The store pleaded guilty to six breaches related to its old premises in the Merry Hill Shopping Centre.
An internal fire risk assessment had flagged up problems 18 months before the store was visited by West Midlands Fire Service inspectors, Wolverhampton Magistrates Court heard.
Mr Mark Jackson, prosecuting, said fire inspection officers dropped in at the store as part of a routine pre-Christmas inspection in December 2015, but found fire escapes and exits blocked by items including crates and clothes rails.
Mr Jackson said: “Officers gave appropriate advice including a clear instruction that the exit and escape route should be cleared and that exits should not be obstructed again.”
Immediately after the inspection the obstructions were removed, the court heard. However, when inspectors returned two weeks later for an unannounced follow-up, they found ‘the very same protected route and emergency exit blocked’ as on the first visit, Mr Jackson said.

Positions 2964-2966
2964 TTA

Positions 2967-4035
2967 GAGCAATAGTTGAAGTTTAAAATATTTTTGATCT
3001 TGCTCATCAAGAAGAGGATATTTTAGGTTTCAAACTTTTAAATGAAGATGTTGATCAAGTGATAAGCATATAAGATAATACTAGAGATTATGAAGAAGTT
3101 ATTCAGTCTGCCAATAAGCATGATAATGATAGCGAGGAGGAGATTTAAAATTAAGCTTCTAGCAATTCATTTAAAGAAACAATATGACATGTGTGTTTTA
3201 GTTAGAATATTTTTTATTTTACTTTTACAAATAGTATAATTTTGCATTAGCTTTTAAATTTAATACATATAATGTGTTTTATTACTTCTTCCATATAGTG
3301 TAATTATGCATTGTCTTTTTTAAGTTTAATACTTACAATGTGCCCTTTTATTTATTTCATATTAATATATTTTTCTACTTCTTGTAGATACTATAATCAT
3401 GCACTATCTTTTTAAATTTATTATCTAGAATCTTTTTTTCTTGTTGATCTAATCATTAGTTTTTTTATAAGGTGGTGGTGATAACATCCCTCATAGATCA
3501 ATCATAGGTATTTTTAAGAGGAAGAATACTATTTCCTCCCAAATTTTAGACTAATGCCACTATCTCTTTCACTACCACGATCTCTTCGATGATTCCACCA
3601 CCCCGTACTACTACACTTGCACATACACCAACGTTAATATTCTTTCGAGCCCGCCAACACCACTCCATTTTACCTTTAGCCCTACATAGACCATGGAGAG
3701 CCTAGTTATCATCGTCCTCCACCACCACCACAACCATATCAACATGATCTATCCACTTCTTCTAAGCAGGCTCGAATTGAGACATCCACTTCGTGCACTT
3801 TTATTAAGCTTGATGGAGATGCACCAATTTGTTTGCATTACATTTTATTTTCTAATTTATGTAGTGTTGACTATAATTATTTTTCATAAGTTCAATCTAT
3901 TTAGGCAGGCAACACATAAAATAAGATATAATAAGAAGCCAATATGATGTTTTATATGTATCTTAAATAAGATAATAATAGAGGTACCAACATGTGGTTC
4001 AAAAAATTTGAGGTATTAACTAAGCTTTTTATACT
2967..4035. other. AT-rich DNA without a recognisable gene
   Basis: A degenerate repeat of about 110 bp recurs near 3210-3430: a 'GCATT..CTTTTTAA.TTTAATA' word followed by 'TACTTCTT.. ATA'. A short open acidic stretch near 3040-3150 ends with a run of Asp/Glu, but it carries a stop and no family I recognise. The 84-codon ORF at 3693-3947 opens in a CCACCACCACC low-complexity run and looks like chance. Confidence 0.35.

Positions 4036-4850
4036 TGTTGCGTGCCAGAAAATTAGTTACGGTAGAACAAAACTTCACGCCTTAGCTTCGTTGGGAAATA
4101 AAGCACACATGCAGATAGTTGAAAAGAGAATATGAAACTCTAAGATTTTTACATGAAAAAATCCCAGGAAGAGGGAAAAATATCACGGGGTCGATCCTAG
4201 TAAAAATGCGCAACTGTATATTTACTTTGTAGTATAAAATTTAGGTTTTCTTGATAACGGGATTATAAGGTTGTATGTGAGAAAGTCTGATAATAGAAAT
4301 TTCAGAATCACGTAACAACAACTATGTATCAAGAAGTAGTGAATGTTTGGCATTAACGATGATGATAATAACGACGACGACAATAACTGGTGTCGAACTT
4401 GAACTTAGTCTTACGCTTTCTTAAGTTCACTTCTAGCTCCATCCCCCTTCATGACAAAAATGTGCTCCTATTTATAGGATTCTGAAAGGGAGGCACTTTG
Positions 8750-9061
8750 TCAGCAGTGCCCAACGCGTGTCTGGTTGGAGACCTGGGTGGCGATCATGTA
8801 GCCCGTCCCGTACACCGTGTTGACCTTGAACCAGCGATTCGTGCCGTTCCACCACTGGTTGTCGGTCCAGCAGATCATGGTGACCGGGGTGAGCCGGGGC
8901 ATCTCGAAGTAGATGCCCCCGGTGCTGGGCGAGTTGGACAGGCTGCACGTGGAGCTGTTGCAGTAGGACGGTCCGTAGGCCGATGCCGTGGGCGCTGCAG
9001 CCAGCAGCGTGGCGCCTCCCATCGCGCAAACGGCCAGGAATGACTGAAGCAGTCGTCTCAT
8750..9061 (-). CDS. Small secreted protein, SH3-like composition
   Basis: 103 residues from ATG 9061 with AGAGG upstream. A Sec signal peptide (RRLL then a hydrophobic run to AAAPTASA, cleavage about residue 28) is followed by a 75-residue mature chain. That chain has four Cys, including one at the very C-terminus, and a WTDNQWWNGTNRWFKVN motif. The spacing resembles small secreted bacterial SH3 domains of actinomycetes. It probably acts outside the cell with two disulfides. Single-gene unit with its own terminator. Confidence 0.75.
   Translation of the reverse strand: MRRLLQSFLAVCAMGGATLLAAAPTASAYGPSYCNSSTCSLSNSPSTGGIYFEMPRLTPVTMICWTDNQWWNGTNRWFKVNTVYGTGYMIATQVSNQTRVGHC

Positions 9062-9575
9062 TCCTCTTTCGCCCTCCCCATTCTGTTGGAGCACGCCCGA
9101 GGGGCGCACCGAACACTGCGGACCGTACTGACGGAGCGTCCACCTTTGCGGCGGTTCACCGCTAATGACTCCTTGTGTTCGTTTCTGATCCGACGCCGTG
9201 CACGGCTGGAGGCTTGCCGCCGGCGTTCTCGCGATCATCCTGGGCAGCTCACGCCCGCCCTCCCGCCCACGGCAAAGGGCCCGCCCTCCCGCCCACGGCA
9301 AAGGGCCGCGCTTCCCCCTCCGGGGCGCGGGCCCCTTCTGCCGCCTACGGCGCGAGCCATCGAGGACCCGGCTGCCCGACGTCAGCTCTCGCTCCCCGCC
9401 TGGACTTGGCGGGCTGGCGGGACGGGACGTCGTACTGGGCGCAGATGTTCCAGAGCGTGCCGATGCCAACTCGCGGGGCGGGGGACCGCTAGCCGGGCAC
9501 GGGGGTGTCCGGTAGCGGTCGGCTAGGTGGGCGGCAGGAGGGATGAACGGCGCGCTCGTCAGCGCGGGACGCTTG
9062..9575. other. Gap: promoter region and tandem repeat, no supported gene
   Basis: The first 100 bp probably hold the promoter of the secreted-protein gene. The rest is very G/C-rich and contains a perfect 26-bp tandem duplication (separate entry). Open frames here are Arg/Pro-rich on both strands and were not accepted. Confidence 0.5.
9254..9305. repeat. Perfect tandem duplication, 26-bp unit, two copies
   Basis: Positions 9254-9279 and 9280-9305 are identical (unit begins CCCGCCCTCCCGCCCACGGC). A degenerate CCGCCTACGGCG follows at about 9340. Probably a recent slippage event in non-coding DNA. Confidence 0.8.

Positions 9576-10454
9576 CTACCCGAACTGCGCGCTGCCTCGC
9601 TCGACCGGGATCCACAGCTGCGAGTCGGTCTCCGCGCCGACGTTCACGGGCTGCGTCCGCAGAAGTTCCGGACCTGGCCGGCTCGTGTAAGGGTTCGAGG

One emergency route was so obstructed the available escape width was just 30cm, he added. A fire risk assessment from May 2014 had found an ‘escape corridor to the rear is congested with packaging waste’, the prosecutor said.
This called for any items blocking this escape route to be removed and a daily check to be carried out by a store manager.
“It was plain that the company had been on notice of the problem at least 18 months prior to the December 2015 inspections,” Mr Jackson said.
Miss Eleanor Sanderson, defending, said the fire safety breaches ‘arose from difficulties in managing stock levels’ at the store, which had resulted in ‘an excess of materials’. The store had been dealing with ‘an unprecedented volume of stock’ when the inspections occurred, she said – while its other fire detection and prevention systems were all in full working order at the time.
JD Sports has since moved to new premises in Merry Hill which are 141 per cent bigger. Meanwhile improvements in stock ordering and management procedures have also been made. And she said the firm was sincerely regretful for the fire safety breaches.
District Judge Michael Wheeler fined the store £60,000 – £10,000 for each charge – and ordered it to pay court costs of £7,463.52. He said: “The problems that existed seem to have arisen, at least in part, because of stock management problems. It is worrying to me that the problems had been identified in its own risk assessment some 18 months beforehand.”